Adven­tures in Yid­dish­land: Postver­nac­u­lar Lan­guage and Culture

Jef­frey Shandler
  • Review
By – June 25, 2012
In his most recent work, Jef­frey Shan­dler does an enor­mous ser­vice for any­one who stud­ies or cares about Yid­dish lan­guage and lit­er­a­ture. His analy­sis of the postver­nac­u­lar Yid­dish cul­ture which arose fol­low­ing World War II, when Yid­dish speak­ers dimin­ished from approx­i­mate­ly 11,000,000 to an esti­mat­ed one mil­lion, is clear and ele­gant­ly writ­ten. The post­war postver­nac­u­lar, he explains, is what we have with us today, when the lan­guage is no longer spo­ken by great num­bers. 

At the out­set, Shan­dler declares that his work focus­es on exam­ples of Yid­dish cul­ture con­sid­ered to be the most pop­u­lar or accom­plished.” Although he says it is selec­tive, it cov­ers a wide range: lit­er­ary trans­la­tion, col­lege class­es in Yid­dish, Yid­dish text­books, con­ver­sa­tion groups, per­for­mance, sum­mer camps, and klezmer fes­ti­vals, as well as stick­ers, T‑shirts, children’s and adults’ board games, even refrig­er­a­tor mag­nets. In addi­tion, he describes the efforts of peo­ple teach­ing their chil­dren Yid­dish today and the many places at which adults of all ages study the lan­guage, includ­ing Oxford, Paris, Vil­nius, and YIVO (now based at NYU). 

The chap­ter Found­ed in Trans­la­tion” is one of Shandler’s best and has as its epi­graph the words of the Yid­dish lit­er­ary crit­ic, Shmuel Niger: One lan­guage has nev­er been enough for the Jew­ish peo­ple.” Trans­la­tors of 19th and ear­ly 20th cen­tu­ry lit­er­a­ture, whose work has made the leap from Yid­dish to Eng­lish or Hebrew to Yid­dish pos­si­ble, also have made world lit­er­a­ture— such as the works of Shake­speare, Longfel­low, Wilde, Poe, Spin­oza, and Strind­berg— avail­able in Yid­dish. Shan­dler con­sid­ers espe­cial­ly note­wor­thy the trans­la­tion of the Torah into Yid­dish by Yehoash (Solomon Bloomgarden).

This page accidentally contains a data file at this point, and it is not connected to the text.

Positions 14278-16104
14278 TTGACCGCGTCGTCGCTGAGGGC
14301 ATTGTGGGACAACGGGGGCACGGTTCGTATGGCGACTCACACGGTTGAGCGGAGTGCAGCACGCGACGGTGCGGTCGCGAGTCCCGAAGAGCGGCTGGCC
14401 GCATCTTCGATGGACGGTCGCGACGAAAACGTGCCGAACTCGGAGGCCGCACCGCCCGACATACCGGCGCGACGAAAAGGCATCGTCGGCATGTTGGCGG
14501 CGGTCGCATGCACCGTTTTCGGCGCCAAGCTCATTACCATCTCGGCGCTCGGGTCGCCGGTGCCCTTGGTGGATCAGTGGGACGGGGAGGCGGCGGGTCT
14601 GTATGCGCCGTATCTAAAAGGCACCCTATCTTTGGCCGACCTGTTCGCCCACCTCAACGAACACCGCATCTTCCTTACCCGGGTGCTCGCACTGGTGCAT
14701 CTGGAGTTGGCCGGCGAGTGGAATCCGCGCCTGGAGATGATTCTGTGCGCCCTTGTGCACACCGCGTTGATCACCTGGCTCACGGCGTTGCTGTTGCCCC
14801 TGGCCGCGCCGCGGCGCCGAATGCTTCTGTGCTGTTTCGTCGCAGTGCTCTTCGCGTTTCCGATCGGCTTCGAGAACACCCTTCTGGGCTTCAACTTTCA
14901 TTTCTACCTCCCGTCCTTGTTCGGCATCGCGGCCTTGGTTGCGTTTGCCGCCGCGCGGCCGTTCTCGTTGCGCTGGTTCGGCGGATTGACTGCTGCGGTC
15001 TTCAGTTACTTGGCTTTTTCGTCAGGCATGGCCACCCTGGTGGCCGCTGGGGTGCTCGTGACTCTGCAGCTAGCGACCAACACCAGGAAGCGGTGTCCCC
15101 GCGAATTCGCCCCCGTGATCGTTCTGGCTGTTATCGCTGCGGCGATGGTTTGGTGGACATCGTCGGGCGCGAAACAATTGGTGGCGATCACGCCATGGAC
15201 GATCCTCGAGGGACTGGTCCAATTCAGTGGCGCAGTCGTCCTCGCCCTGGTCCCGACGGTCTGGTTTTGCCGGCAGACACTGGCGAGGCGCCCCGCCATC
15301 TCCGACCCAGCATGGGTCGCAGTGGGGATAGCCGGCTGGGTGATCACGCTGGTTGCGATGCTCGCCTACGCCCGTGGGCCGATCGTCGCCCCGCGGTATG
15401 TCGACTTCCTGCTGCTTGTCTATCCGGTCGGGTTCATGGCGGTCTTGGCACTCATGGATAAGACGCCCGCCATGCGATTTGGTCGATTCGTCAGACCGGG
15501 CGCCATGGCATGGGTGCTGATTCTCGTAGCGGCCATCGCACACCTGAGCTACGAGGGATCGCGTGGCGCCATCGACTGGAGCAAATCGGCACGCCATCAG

Shan­dler points out the prob­lems Yid­dish speak­ers new to Amer­i­ca expe­ri­enced going from Yid­dish to Eng­lish, as illus­trat­ed by Ire­na Klepfisz’s Fradel Schtok”; this poem exem­pli­fies what it means for a Yid­dish writer to be lost in trans­la­tion. In a care­ful analy­sis, he also demon­strates why Cyn­thia Ozick’s sto­ry, Envy; or, Yid­dish in Amer­i­ca,” is the most wide­ly known treat­ment of post­war Yid­dish cul­ture in the U.S. 

Most peo­ple who have not stud­ied the lan­guage would prob­a­baly dis­agree with Kafka’s dec­la­ra­tion: you under­stand Yid­dish bet­ter than you sup­pose,” but Jef­frey Shan­dler ably shows that because of the many aspects of postver­nac­u­lar cul­ture in our post-Holo­caust era, Yid­dish is nei­ther dying nor dead.
Julia Wolf Mazow, retired uni­ver­si­ty Eng­lish instruc­tor, stud­ied Yid­dish in the Oxford and YIVO sum­mer pro­grams. Her trans­la­tions from Yid­dish have appeared in BRIDGES.

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